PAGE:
Interviewed by Marilyn L. Geary, May 19, 2004
Eric Lloyd Wright is Principal Architect of the firm Eric Lloyd Wright and Associates and is one of the founders of Wright Way Organic Resource Center in Malibu, California. During Eric's early years in architecture, he was an apprentice to his grandfather, Frank Lloyd Wright and his father, Lloyd Wright. His portfolio includes the restoration and renovation of Frank Lloyd Wright and Lloyd Wright works as well as residences and institutional buildings of his own design.
Eric's current focus is on the evolution of Organic Architecture and Green Building design. His design philosophy is rooted in the integration of ecology, social responsibility and beauty. Through Eric's years of design experience, he has developed an understanding that it is not the physical walls and roof, but the space within a building that forms its character - its soul. He gives careful thought to a project's physical, social and spiritual environment, with a focus on appropriate materials, quality, craftsmanship, and careful detailing.
In the following excerpts, Eric Wright discusses Frank Lloyd Wright’s architectural philosophy, the influence of Froebel blocks, and the Marin County Civic Center.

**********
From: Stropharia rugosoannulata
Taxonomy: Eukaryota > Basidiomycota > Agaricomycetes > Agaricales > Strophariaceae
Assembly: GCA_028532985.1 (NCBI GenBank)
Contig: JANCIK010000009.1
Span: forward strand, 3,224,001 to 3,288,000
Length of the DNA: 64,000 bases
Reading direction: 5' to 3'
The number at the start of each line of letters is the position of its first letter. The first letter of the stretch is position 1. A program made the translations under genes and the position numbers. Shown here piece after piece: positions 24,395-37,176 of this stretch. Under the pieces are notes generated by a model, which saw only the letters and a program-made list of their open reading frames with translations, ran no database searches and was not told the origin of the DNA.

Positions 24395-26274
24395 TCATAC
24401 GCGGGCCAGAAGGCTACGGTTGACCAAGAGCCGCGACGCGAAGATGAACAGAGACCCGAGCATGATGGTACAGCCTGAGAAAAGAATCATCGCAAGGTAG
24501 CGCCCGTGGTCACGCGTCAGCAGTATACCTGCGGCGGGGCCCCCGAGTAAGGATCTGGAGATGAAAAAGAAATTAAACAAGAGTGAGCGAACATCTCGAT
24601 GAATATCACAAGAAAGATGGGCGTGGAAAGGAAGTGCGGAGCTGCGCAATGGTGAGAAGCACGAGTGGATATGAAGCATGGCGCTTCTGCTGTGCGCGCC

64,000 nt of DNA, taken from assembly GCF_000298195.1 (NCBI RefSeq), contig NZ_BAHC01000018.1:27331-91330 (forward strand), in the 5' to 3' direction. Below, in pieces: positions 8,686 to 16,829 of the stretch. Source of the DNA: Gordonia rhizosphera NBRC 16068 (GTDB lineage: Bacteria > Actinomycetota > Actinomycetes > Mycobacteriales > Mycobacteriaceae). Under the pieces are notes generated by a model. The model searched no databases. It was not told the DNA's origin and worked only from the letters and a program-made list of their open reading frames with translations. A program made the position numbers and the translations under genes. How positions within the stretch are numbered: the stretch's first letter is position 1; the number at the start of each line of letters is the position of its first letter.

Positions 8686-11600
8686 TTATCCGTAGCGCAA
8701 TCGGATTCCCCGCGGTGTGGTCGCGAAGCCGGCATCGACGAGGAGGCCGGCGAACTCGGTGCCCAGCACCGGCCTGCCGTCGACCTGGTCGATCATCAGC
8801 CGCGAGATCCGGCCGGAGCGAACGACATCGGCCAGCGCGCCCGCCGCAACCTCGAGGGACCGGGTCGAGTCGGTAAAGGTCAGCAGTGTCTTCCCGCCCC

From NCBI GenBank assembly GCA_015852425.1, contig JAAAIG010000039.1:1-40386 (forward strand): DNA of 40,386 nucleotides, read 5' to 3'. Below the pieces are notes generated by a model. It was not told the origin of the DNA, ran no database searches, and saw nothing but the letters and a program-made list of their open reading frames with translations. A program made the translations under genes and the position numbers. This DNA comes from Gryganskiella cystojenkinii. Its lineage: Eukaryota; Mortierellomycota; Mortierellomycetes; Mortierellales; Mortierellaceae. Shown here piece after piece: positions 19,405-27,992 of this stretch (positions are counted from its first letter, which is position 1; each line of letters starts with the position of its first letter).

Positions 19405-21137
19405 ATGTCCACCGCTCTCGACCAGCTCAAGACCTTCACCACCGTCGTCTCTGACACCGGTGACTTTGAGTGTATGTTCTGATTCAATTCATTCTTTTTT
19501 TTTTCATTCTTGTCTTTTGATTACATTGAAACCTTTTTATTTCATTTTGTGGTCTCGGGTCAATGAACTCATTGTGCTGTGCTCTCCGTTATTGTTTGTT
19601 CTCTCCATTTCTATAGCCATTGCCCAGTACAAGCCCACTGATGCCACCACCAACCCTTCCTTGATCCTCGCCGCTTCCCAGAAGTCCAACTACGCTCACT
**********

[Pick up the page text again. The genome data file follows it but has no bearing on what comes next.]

Note: Due to the fact that this interview was conducted over the phone and was interrupted by static, only the response to the last question takes the form of an audio excerpt. The remaining excerpts are transcriptions of Eric Lloyd Wright’s responses.
Question 1: We understand that Frank Lloyd Wright's mother taught him to play with Froebel blocks when he was young; how did that help him better understand the concept of structure?
"That was one of the great things of the Froebel system; to have you, as a child, look at the structure of all the plans, and buildings and things. And that's what you were doing with the blocks: you were setting up abstractions; and the abstractions would get to the base of that structure."
Question 2: How does the Marin County Civic Center embody Mr. Wright's concept of organic architecture?
"I think he was using the nature of concrete very beautifully in the curved forms. Concrete is a wonderful, plastic material, and you can mold it and shape it. And I think that that's one of the beauties of the Marin County Civic Center: the use of the concrete. I think another very interesting thing he did was to open up the whole center of the building with this continuous skylight, to let light in, all the way down, through all of the floors, and to have the bottom, the main floor garden, grow up through it. He was bringing the outside elements inside the building."